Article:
The school year may be winding down, but the breakouts on the face of your teenager are still going strong. Acne continues to be one of the more misunderstood conditions; people still believe it is caused by eating chocolate, potato chips, greasy foods, and the like.
Acne is caused by the P.acnes bacteria and the sebaceous glands. The sebaceous glands are located at the bottom of the hair follicles and are responsible for producing and releasing the oil (sebum) that keeps our skin and hair moist.
The problem is puberty. During puberty the raging hormones coursing through your teenager make the sebaceous glands overproduce oil. This overproduction leads to clogging of the glands. The P.acnes bacteria that live in the glands normally now are locked in, and they get busy, reproducing like rabbits. This tells the body to send white blood cells to the area, leading to inflammation and, you guessed it, a breakout.
At Deschutes, we have a variety of approaches to treating acne, depending on the severity and type. Mild acne can be addressed with products containing these ingredients:
Certain chemical peels can be effective for mild acne, as well.
More severe cases, particularly if it is cystic acne (scarring), demand more aggressive treatment. Dr. Carter may use corticosteroid injections, oral antibiotics, topical antimicrobials, even oral contraceptives to address the excess sebum production and the P.acnes bacteria.
If your teenager is suffering from acne, the days of simply riding it out are over. Today, we can deal with the causes better than when you were a teen. Call us at 541-330-0900 and let’s take a look.
Most people only know of the word “psoriasis” from television, thanks to the large ad budget of Head & Shoulders Shampoo. Forever linked with eczema and seborrhea in those commercials, psoriasis is a term most people have at least heard.
But what is it?
Psoriasis is a skin condition that is known more for its potential embarrassment of the sufferer rather than pain or discomfort. Dr. Carter and the team at Deschutes don’t want you to be irritated or embarrassed by your psoriasis, so we have different ways to treat it.
What is it?
Psoriasis is chronic skin disorder that causes patches of red, silvery scales to develop on the skin. When behaving normally, skin grows at a consistent, gradual rate. Old skin cells are typically shed every four weeks. But when a person has psoriasis, they have abnormal lymphocytes that cause this skinning process to happen at an accelerated rate, resulting in thick patches with dry flakes. It usually shows itself on the elbows, scalp, hands, lower back, and knees. It is not contagious. Psoriasis affects roughly 2% of Americans, over seven million men and women.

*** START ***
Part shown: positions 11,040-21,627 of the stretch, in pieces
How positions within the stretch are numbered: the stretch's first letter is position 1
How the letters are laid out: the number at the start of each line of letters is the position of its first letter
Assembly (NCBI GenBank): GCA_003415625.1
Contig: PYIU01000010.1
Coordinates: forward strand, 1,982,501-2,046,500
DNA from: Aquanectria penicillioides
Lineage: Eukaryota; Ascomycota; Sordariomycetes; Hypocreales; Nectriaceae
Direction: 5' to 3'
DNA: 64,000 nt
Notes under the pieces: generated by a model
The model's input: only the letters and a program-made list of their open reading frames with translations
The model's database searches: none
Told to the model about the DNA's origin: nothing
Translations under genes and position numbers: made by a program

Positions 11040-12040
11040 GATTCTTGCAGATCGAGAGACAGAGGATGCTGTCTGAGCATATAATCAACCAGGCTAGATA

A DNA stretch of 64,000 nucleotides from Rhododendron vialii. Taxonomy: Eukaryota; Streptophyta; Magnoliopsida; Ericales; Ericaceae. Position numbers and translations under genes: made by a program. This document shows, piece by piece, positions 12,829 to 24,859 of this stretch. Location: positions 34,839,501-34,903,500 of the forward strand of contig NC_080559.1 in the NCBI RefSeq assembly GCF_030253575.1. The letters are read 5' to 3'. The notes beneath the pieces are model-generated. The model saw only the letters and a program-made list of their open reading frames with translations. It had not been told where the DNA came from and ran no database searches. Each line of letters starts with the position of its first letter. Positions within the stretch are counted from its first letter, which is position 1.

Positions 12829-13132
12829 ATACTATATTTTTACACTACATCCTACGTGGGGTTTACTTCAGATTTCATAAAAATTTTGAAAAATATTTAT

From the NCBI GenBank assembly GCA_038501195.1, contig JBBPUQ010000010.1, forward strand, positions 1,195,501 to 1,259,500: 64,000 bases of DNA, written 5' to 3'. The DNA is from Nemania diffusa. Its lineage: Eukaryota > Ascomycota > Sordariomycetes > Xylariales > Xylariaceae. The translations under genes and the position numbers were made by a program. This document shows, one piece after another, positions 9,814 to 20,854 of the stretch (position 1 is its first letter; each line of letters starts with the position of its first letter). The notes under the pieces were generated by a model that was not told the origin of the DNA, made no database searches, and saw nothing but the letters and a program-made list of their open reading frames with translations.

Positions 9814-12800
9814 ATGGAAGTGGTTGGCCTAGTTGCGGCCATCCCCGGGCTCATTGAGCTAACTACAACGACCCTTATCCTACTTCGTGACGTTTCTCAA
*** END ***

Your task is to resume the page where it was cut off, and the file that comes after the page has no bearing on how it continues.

Psoriasis is very common in adults, but many people don’t even know they have it because it may just show itself in a little patch here or there. But for others, severe psoriasis can leave red, thick scaly skin across much of their body. Sufferers end up avoiding showing their skin in shorts, summer dresses, and swimsuits. But with all of the outdoor fun here in Bend, who wants to stay all covered up?
What causes psoriasis?
The exact causes of psoriasis are still somewhat of a mystery, but there are similarities with allergies. It is believed that an overreaction in the immune system causes the skin to react with the rapid cell turnover that leads to inflamed, flaky skin. Genetic and environmental factors seem to be involved, as well. Cold, dry weather tends to make psoriasis reappear or worsen. Also, stress, infections, and certain medications can exacerbate psoriasis.
At the Deschutes, we treat psoriasis differently for each patient. Topical treatment is our first option:
Vitamin D analogs
Light therapy — The controlled delivery of synthetic UV light may be effective in the treatment of psoriasis. Depending on the case, this may involve either ultraviolet B phototherapy or ultraviolet A phototherapy.
Systemic treatment — In severe cases of psoriasis, medicines taken internally can be prescribed. These can include methotrexate, retinoids, cyclosporine, and biologic response modifiers.
With today’s available treatments for psoriasis, there’s no reason to simply suffer through its embarrassing red patches. Call us at Deschutes Dermatology, 541-330-0900, and let’s see how we can help.